** World War I religion








War and Social Upheaval: World War I--Religion


Figure 1.-- This is a painting at the American National World War I Memorial in Kansas City, Missori. Americ had the largest rail network in world. And Union Station in Kansas City became a central location for soldiers passing through for training and then shipping off overseas. The same was true of the food to feed the American Expeditionary Force as well as the Allies during the War and the starving people of Europe after the War. Notice the religious iconography. The Menorial was opened in 1926 with President Cooldige presiding. It was opened to great acclaim, but soon rather forgotton. We do not know who the artist was.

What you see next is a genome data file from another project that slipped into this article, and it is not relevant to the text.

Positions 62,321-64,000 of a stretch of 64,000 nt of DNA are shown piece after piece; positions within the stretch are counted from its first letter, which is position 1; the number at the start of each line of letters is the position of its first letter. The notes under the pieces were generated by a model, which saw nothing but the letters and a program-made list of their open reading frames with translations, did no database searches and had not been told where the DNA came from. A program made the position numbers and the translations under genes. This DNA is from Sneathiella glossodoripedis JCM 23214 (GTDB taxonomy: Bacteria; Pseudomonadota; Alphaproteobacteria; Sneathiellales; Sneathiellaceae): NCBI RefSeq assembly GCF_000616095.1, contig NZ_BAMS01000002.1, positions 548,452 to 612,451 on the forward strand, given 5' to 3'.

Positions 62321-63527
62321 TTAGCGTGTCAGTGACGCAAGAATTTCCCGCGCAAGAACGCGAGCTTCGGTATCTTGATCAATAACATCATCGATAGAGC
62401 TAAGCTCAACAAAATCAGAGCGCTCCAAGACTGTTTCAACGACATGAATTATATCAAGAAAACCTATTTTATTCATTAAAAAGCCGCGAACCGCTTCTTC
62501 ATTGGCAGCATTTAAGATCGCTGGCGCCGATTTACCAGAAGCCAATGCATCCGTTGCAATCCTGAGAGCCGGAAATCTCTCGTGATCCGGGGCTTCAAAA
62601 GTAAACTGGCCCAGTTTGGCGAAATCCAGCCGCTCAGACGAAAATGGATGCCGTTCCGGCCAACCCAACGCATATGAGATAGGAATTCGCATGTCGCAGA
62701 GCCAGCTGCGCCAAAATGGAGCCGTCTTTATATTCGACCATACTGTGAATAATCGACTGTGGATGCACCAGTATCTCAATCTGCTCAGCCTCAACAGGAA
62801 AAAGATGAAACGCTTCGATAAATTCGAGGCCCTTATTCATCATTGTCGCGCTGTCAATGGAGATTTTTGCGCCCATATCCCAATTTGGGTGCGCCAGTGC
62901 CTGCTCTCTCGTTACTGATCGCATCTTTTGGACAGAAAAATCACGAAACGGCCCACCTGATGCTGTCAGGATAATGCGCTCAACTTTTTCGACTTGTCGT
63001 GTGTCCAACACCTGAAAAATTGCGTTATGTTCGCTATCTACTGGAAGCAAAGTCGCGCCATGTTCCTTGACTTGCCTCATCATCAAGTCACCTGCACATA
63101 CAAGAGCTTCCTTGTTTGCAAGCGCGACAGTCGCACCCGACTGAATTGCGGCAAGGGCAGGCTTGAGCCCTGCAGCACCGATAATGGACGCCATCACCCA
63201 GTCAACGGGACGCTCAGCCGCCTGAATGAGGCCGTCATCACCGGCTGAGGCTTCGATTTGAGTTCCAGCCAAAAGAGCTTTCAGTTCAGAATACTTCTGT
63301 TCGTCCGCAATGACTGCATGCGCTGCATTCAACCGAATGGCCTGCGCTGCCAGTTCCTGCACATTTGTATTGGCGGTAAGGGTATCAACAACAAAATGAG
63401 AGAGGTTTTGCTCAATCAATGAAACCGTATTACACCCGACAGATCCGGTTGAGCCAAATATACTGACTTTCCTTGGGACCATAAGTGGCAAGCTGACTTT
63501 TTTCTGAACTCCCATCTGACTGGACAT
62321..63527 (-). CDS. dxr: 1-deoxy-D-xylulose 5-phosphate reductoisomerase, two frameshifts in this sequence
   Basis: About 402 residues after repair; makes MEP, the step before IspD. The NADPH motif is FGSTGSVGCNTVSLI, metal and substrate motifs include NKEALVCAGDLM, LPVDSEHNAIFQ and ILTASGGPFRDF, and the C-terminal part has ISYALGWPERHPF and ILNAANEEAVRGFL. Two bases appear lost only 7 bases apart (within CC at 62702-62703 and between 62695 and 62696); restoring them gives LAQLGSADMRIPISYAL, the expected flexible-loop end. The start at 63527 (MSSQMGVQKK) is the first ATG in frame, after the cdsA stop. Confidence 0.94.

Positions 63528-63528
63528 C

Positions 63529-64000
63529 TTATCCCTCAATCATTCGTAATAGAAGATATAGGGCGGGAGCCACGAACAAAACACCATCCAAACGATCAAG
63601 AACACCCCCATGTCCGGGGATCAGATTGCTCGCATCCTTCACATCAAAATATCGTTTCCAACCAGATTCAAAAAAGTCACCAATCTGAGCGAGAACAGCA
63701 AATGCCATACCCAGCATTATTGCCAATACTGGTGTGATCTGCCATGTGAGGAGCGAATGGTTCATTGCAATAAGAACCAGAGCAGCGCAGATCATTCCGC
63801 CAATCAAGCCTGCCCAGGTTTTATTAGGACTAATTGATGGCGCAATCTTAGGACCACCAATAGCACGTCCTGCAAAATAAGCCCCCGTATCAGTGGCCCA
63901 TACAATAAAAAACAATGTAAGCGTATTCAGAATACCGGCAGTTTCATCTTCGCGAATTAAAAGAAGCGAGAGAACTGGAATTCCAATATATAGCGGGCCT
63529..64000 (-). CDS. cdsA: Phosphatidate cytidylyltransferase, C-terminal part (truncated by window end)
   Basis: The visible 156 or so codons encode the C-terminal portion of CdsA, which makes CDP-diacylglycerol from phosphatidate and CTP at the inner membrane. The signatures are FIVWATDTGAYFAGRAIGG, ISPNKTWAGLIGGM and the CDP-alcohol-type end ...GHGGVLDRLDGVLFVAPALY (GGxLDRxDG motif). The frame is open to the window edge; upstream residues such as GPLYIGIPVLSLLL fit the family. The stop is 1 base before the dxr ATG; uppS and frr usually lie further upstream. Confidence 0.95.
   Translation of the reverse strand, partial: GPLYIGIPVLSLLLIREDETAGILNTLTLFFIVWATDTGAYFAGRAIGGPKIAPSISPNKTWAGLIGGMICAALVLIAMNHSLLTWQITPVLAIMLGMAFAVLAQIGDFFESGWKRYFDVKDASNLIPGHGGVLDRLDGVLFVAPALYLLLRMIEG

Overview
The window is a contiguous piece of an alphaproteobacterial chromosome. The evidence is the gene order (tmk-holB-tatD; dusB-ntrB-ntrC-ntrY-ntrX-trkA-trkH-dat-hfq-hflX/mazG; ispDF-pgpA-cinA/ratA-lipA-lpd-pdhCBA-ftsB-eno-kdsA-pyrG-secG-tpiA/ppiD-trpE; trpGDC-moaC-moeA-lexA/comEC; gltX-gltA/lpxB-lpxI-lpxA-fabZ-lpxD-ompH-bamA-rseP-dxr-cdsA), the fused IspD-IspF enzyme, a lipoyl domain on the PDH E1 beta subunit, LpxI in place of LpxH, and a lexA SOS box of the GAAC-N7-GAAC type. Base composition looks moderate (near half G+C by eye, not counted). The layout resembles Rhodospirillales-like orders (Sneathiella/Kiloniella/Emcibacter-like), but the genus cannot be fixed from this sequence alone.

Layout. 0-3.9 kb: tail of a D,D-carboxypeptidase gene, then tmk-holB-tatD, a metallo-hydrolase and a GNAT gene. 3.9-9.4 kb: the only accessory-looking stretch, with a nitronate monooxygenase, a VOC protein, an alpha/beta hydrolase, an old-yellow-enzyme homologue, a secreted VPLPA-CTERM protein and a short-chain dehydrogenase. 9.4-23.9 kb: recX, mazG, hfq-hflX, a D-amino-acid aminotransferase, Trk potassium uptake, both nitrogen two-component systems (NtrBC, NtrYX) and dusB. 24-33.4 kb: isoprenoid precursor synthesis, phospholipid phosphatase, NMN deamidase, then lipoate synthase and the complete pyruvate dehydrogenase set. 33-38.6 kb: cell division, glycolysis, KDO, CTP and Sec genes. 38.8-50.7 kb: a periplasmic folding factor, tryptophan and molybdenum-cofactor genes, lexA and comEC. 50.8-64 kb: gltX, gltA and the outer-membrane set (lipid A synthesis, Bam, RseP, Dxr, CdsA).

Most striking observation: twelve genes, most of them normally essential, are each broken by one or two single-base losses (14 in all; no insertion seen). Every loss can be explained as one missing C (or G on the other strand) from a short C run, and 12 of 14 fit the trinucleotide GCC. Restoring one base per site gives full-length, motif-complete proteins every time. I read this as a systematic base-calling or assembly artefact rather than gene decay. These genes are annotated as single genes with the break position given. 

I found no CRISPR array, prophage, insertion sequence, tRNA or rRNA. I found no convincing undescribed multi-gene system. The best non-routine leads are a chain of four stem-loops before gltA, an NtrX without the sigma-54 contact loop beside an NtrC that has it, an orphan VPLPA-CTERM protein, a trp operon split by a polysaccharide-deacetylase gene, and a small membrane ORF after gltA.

Religion is often neglected in World War I histories. Religion has played a major role in European wars, but by the 20th centyry is was no longer a major factor. And while it did not play a major role in the War, there were a range of relgious matters that arose which need to be noted, and especially the consequences of the war impacting the major religions. The War was fought primarily by Christian nations with both Protestant and Catholic populations as well as Orthodox Russia. These countries were largely secular states, but religious groups had varying influences. A major religious factor was with nursing. Religious orders played a major role in nursing, especially in Europe. Only the Roman Catholic Church was an international church centered in the Vatican at the heart of Rome. Pope Benedict XV (r.1914-22) was elevated to the papacy shortly after the War erupted. He took a neutral poition and worked hard to bring about a negiotiated peace, but to no avail. The Church's humamitarian efforts were notable. His most imoortant peace effort was the Papal Peace Note (August 1917). It failed because both sides believed that victory was within their grasp. There were no other truly international churches. And in each beligerant country, the multiple churches for the most part supported their country's war effort invoking God to assist in victory. There were some religious-based pacifist groups like the Quakers and Seven-Day Adventists, but they were a small part of the population. The major unfathomable were the largely Lutheran German-Americans. German-Americans were the largest American ethnic community and while not stringly pro-German, they were against Amnerican entry into the War. They were a powerful political force, especially in the Midwest. A smaller, but not unimortant group were the advoacts of Muscular Christianity exeplified bu still very popular, former-president Theodore Roosevelt. An anonmally was Tsar Nicholas II was head of the Russian Orthodox Church. (King George V was also the titular head of the nglican church, but it was not as imprtant in more secular Britain with many distenting sects and a nore secular society.) The Tsar was not the only deeply religious war-time figure . The other Was American President Woodrow Wilson. Keeping American out of the War was at first in part a relgious matter, but as the War progressed his attituse shited to pomoting a negotiated peace to wageing a crusade to make the world safe for democracy. His policies at each stage were strongly influenced by his religious faith. Caught between the waring Christian parties and distrusted by both were the Jews, especially the Jews of Eastern Europe. Tsarist repression, especially deportations, turned much of Jewish population toward the Central Powers. As a result of pre-War Tsarist repression, Jews were no longer a European population, but were becoming an imprtant part of American society. The third Abrhamic religion was also involved--Islam. The titular head of Islam was the Caliphic of the Ottomn Empire. When the Ottoman Empire joned the Central Powrs, he declared a jihad (holy war). Few Muslims tooks this seriously, in lrge measure because most Arabs viewed the Ottomans as an occuoying colonial power which the British woukd exploit in the the Arab Revolt. Perhaps greater than the religious impact on the War is the War's impact on relgion, especially Christianity.